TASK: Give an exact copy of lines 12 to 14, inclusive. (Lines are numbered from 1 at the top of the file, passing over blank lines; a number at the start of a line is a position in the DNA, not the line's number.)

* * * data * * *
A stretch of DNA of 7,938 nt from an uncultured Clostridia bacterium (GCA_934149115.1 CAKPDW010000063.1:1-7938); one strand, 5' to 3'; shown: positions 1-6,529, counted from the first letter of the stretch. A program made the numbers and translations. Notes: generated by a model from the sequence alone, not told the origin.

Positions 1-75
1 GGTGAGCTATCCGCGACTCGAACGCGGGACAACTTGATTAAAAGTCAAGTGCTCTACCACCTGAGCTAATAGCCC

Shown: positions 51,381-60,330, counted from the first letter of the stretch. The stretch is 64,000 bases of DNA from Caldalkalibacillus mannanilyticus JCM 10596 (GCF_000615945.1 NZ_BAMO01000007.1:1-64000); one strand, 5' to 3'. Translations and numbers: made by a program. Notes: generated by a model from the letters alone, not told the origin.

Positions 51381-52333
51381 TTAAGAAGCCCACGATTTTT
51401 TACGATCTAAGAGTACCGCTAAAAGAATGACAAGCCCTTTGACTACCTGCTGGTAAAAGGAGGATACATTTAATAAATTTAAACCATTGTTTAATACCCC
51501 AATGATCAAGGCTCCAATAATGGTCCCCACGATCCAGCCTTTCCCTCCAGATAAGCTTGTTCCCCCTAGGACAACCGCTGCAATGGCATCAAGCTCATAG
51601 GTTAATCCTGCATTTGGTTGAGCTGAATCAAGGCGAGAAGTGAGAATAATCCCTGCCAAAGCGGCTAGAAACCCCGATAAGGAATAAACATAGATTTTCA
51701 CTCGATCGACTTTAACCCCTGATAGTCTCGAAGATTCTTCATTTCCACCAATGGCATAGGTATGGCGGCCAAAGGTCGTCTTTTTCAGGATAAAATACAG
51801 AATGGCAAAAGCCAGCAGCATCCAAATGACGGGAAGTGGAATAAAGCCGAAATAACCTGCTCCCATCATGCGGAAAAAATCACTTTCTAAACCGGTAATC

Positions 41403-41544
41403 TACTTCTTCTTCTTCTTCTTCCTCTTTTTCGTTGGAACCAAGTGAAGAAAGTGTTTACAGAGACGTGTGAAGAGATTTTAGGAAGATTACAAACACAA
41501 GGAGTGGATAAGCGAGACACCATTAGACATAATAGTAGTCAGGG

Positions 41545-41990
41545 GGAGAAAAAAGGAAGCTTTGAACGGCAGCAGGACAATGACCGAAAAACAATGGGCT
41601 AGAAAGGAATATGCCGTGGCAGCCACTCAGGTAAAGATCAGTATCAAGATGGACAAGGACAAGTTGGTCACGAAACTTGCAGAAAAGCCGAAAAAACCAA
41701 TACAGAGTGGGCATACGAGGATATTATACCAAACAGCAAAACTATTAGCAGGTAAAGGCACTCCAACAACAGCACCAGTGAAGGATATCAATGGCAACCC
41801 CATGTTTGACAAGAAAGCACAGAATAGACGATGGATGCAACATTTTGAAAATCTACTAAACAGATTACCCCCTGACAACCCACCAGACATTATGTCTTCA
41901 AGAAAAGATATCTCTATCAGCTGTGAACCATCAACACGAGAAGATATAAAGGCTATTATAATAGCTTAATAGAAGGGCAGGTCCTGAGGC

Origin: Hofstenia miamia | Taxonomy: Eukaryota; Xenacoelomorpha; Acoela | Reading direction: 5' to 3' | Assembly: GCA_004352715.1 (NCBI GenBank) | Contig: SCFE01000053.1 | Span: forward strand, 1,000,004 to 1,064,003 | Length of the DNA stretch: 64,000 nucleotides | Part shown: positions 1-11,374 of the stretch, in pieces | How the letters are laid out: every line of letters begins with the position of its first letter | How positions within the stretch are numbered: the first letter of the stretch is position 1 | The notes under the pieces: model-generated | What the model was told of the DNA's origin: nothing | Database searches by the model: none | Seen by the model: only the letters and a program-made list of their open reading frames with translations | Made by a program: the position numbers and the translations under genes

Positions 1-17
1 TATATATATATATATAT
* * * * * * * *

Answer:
Positions 41403-41544
41403 TACTTCTTCTTCTTCTTCTTCCTCTTTTTCGTTGGAACCAAGTGAAGAAAGTGTTTACAGAGACGTGTGAAGAGATTTTAGGAAGATTACAAACACAA
41501 GGAGTGGATAAGCGAGACACCATTAGACATAATAGTAGTCAGGG